1 m2 horizontal surface receives peak radiation of 1000 Watts. A 1 m2 solar panel with an efficiency of 18% produces 180 Watts. 190 m2 of solar panels would ideally produce 190 x 180 = 34,200 Watts = 34.2 KW. But inclined solar panels also need some spacing between them so practically you would be generating about half the power or 17.1 KW. Total number of panels required would be 17,100 / 350 = 48.85 or roughly 50 panels.

12. sudarshan says:

sir clarify this question– In house hold consumes 200units of energy an average in a month.design a roof top setup for zero net cost .

1. John (YA) says:

With the given data you can calculate that daily consumption is 6.66 kwhr or 1333 watts for 5 hours. So you can put 14 panels of Watt each. You would also need batteries if you need to store energy and use it later.

2. S. RAGHAVA CHARY says:

A 1 KW solar plant produces about 130 Units (KWh) of energy per month. If your consumption is 200 Units, you can think of installing 1.5 KW plant. But the problem is you get inverters of 1 KW or 2 KW rating, not 1.5 KW. (I am not very sure on this aspect) So, if you have net metering system in place and install 2 KW plant, you will be pumping energy into the grid and if you install 1 KW plant, you will be drawing power from grid. You may please look into financial aspect and decide.

1. John (YA) says:

That’s a very good analysis. For the given situation I would recommend going for 1.5 KWatt solar system with a 2.0 KWatt inverter as it is always good to have some margin. If you have net metering in your area…great…if not then you will have to go for batteries and there would be some losses in storage as well.

13. Uday says:

Hi
1kw solar panels produce 5kwh per day then how many Ah battery required for storing that energy , what type of connection I given that( series or parell).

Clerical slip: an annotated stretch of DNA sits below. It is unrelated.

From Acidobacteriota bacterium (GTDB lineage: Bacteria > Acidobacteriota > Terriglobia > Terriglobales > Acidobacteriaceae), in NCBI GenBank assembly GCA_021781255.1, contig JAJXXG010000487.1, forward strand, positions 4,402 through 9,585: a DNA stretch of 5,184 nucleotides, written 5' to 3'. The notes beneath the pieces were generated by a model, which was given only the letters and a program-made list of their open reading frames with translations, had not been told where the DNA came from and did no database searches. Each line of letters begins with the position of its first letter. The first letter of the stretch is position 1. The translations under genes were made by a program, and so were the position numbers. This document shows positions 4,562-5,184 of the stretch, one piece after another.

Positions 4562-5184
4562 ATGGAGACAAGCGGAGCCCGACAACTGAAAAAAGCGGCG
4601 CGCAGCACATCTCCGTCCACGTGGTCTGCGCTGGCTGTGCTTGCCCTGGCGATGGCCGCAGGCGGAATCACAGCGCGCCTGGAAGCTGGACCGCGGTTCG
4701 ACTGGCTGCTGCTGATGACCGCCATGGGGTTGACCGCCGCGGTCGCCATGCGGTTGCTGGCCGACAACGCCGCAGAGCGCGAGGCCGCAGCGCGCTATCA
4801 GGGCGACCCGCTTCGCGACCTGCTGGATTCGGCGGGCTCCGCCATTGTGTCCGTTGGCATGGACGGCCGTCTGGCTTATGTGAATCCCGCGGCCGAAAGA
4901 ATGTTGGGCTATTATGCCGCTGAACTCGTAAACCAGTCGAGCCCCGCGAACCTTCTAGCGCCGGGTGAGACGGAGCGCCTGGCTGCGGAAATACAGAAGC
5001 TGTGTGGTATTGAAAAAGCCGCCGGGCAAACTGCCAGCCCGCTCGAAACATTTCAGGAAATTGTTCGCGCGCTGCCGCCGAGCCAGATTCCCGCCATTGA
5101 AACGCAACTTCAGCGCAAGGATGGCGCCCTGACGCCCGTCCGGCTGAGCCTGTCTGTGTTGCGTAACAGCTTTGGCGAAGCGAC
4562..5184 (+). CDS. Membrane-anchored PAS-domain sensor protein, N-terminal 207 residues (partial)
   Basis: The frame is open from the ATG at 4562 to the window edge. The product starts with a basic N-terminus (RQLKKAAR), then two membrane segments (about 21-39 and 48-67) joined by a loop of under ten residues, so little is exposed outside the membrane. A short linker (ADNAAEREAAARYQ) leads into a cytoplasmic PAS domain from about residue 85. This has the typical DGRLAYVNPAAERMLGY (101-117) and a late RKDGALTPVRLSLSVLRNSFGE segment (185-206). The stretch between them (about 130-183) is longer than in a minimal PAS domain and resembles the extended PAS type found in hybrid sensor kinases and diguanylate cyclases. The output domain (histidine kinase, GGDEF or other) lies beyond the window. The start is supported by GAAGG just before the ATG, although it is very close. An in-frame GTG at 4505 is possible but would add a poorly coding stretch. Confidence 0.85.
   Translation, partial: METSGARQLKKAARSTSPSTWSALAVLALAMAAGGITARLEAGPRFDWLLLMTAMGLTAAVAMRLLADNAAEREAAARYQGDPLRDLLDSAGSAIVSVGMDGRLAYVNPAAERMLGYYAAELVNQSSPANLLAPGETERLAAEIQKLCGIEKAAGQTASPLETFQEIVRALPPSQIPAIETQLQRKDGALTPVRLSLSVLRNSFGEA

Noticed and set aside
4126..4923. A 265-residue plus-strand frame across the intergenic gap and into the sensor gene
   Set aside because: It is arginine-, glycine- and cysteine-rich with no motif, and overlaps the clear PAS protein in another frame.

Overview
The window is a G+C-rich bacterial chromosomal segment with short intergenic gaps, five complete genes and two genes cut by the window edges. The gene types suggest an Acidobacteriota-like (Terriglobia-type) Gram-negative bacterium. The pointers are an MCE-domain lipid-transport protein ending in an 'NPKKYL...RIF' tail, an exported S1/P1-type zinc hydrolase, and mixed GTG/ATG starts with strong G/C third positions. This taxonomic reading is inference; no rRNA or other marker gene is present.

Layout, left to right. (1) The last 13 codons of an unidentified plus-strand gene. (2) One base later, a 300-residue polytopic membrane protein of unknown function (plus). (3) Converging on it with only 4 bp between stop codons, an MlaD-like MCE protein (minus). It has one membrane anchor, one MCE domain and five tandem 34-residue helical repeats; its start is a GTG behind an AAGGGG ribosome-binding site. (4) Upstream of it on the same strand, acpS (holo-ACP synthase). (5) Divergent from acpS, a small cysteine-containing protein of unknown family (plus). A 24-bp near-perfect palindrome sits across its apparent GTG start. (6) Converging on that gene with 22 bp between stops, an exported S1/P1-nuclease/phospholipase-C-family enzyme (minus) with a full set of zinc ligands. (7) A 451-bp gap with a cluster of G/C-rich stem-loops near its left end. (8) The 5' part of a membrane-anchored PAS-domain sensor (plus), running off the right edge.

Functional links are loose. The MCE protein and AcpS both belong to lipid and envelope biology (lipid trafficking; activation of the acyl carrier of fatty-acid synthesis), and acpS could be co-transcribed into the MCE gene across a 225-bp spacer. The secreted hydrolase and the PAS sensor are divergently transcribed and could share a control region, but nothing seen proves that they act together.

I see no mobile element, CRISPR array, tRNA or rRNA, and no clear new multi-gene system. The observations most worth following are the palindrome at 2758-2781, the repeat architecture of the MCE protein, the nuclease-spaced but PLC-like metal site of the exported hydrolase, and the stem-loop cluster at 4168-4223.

Which type of invertor is good for 1kw solar panels?
How many solar panels required?
Sir please provide full details with calculated part also.

1. John (YA) says:

You would need 4 batteries of 12V and 100AH each at least. Or you can put together 2 batteries of 24V and 100AH each. Batteries would be connected in parallel usually but they can also be connected in series depending upon output of solar panels. You would also need a charge controller and an inverter. Inverter can be avoided if you want to run DC appliances only.

Hope this helps.

14. Litu Ropuk says:

Plz help me i want to install….. 100 kw rooftop solar power plnt….how much area i need. Plz show me the calculation very clearly…. So that in future i can estimate n calculate myself

1. John (YA) says:

OK litu I will do it very simply for you. The formula is as follows.

Area = 13.33 x Wattage in Kilowatt

Area = 13.33 x 100

Area = 1333 meter squared

15. darren says:

how many solar panels would you be able to fit in 13236 meters if they are
65 inches x 39 inches? power supply doesnt matter too much just want a general idea as its for a report. thanks

1. John (YA) says:

First things first lets convert the panel dimensions into meters.

65 inches = 1.65 meters
39 inches = 1 meter

So the area of a single panel is 1.65 squared meters. Divide the total area by this number and you get the number of panels.

Number of panels = 13236 / 1.65 = 8022 panels

Usually solar panels are placed at an inclination so that they get maximum radiation from the sun. This inclination depends upon the latitude of the location. So there needs to be some spacing between the panels so they do not cause shading. A good ball park estimate for the number of panels is about half the number that is calculated for the case if the panels were flat.

8022/2 = 4011 or approximately 4000 panels

16. Arvind says:

what is the area required for 25KW plant for south facing arrangement and also give details about battery’s requirement?

1. John says:

Suppose the area is A square meters then the equation becomes.

1000 x 0.20 x A = 25000

200 x A = 25000

A = 25000 / 200

A = 125 square meters

This is for panels lying flat on the ground. We would suggest that an area of at least 200 square meters must be reserved due to the following three reasons.

– Panels are not usually flat, they are placed at an angle and need more spacing so they do not shade each other, depends on your location
– You might need more panels for achieving peak generation of 25 KW, again depends on your location
– Panels might not achieve 20% efficiency that we have assumed above (the 0.20 factor that we used above was to cater for panel efficiency)

http://affordable-solar.com/site/images/learn/calculatingarrayarticleimage1.jpg

For calculation of batteries we need to know the load and the backup hours required. If you want a simplistic answer I would suggest that you put in 50 batteries of 200 AH each for a backup of about 5 hours.